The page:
How can Win10 easily recognize Mega2560 as game controller

Hi Community,

this is just a short beginner question -

I am looking for a short script, to let WIN10 recognize my Mega2560 as game device with one single pushbutton connected, so that I can calibrate that new game device inside Win10 later. What text or short script do I need ?

Thanks

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We've heard that one before! :face_with_raised_eyebrow:

Wrong choice of Arduino.

To emulate a game controller you should be using a Pro Micro.

You can do it with a Mega 2560 but it probably is not worth the effort, particularly for a beginner.

If someone else wants to run you through the hoops,. good luck to them! :roll_eyes:

Paul, I wasn´t aware that Mega, Leonardo and Co are so different. I thought they are all depending on the language "C" and commands "scipt-language" are the same ? So to write a scipt, as you write, for a Mega 2560 is such a hugh effort, that it is not worth to do ? Just to let WIN10 recognize a push-button as game device ?

You are - as I gather - wishing to make the board appear to a PC as a game controller, which is quite a different sort of USB device to a serial interface. The earlier Duemilanove which was before the UNO, as well as the Nano and the vast majority of clones misleadingly claimed to be "UNO"s, use a dedicated USB to serial interface chip which can only function as a USB serial interface.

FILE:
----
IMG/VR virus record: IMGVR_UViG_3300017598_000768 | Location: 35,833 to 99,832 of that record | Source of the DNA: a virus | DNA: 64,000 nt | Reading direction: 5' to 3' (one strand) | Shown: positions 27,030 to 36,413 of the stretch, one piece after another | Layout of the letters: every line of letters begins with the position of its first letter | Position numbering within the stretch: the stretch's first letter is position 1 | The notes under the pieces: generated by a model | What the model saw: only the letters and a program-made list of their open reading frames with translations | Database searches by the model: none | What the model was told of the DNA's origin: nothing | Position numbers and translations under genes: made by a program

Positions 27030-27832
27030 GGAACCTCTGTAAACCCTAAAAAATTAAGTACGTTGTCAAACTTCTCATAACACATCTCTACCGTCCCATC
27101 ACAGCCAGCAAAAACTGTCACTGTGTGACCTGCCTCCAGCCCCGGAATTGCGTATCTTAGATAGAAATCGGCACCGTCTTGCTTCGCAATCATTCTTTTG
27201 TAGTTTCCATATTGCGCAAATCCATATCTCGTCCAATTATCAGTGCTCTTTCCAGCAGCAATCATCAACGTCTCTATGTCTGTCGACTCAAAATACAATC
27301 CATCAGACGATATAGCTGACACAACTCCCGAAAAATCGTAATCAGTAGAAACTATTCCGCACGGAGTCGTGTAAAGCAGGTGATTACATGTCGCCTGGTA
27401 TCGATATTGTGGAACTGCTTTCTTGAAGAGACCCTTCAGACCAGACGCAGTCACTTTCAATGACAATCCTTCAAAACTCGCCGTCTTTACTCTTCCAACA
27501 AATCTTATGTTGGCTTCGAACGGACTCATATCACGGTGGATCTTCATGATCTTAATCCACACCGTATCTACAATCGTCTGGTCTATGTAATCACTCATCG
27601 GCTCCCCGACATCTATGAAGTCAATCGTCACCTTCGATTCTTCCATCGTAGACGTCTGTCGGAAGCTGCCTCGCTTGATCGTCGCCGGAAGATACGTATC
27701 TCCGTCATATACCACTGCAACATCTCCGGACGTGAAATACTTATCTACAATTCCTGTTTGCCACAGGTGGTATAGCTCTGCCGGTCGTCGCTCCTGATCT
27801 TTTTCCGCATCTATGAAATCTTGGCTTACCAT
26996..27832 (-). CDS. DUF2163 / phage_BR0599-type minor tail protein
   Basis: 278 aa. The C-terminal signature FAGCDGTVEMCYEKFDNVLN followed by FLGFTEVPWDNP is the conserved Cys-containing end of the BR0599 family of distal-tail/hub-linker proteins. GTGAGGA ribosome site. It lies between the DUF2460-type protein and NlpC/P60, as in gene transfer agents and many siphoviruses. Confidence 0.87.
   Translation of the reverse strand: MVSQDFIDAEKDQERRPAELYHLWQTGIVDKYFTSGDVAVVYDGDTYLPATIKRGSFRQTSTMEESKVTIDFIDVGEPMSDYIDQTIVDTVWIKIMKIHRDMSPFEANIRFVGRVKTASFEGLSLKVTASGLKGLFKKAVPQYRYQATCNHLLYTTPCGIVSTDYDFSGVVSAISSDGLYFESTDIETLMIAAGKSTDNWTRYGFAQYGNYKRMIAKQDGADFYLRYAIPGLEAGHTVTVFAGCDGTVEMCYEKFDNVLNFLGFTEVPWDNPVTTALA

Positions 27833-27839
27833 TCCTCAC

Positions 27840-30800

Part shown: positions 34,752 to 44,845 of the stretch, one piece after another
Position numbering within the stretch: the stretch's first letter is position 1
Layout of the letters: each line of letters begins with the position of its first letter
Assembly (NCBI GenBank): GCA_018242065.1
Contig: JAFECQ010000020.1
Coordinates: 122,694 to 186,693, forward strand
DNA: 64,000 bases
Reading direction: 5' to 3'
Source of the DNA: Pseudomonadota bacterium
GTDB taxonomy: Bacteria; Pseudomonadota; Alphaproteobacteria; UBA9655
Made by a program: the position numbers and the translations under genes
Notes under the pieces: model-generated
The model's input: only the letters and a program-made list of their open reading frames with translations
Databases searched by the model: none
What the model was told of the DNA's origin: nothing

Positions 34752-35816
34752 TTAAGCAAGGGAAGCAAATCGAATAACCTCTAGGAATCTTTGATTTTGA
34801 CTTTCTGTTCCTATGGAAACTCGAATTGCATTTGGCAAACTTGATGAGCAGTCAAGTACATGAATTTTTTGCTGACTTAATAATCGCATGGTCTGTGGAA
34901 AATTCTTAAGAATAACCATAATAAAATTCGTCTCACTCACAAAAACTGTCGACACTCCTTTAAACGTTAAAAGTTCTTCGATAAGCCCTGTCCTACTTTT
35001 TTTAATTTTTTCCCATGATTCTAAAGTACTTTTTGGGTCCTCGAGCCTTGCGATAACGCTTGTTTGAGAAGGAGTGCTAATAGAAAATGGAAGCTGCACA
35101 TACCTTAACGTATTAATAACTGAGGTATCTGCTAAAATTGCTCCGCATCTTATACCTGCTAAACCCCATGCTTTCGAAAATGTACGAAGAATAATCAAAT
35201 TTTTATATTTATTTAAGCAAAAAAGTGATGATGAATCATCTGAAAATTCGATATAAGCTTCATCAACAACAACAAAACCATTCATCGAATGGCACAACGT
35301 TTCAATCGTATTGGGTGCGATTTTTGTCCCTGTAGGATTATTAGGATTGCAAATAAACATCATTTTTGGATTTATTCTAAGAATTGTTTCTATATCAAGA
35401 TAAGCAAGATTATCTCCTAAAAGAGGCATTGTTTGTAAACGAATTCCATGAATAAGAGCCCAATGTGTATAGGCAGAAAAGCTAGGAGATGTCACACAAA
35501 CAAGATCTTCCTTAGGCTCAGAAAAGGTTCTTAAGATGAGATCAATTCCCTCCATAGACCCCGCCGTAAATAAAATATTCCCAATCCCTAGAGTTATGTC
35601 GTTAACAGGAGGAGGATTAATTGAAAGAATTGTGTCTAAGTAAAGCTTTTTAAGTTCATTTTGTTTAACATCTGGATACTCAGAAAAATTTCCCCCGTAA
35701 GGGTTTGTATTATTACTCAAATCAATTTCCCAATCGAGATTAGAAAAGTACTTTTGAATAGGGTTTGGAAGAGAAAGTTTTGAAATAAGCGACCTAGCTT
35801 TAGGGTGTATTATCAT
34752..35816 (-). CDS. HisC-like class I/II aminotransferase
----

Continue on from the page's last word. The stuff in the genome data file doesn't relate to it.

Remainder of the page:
The Leonardo/ Pro Micro (different forms of the same device) use a chip which is usually programmed as a serial interface as part of the main code it executes. This means that when you program it, you can program that part of the microcontroller to be something other than a USB serial interface, such as a keyboard, mouse or game controller.

On a true UNO or Mega 2560, the USB interface chip is actually one of the same series of ATmega chips as that in the Leonardo/ Pro Micro but with somewhat lesser capabilities in terms of program memory and RAM. All these ATmega chips with built-in USB connectivity are denoted by the "U" in the part number. The 16U2 in the UNO is programmed to be a serial interface purely to communicate with the main ATmega328 chip that actually runs your programs.

It is however possible to re-program that 16U2 to appear and function as - a keyboard, mouse or game controller. It will still communicate by the serial protocol with the main ATmega328 chip which will need to read your inputs and send the data to the 16U2 in a form that matches what device you are emulating. Because you have re-organised the way the two chips work together, this makes it much more difficult than simply coding the ATmega328 (or the 2560). It is also tricky, but reprogramming the single microcontroller in the Leonardo/ Pro Micro is vastly simpler.

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Thanks Paul_B,

I see that it will be much easier to use e.g. a Pro Mega for my project.

Pro Micro.

Very unlikely you would have any reason to require a Mega 2560.

Yes, sorry ... Pro Micro

Here - "https://github.com/asovetov/Arduino-Joystick-Yoke-Steering-wheel"
It was said could be used for mega 2560.

thanks MianQi,

it is in russian language, I will check if I can understand and set up the mega with it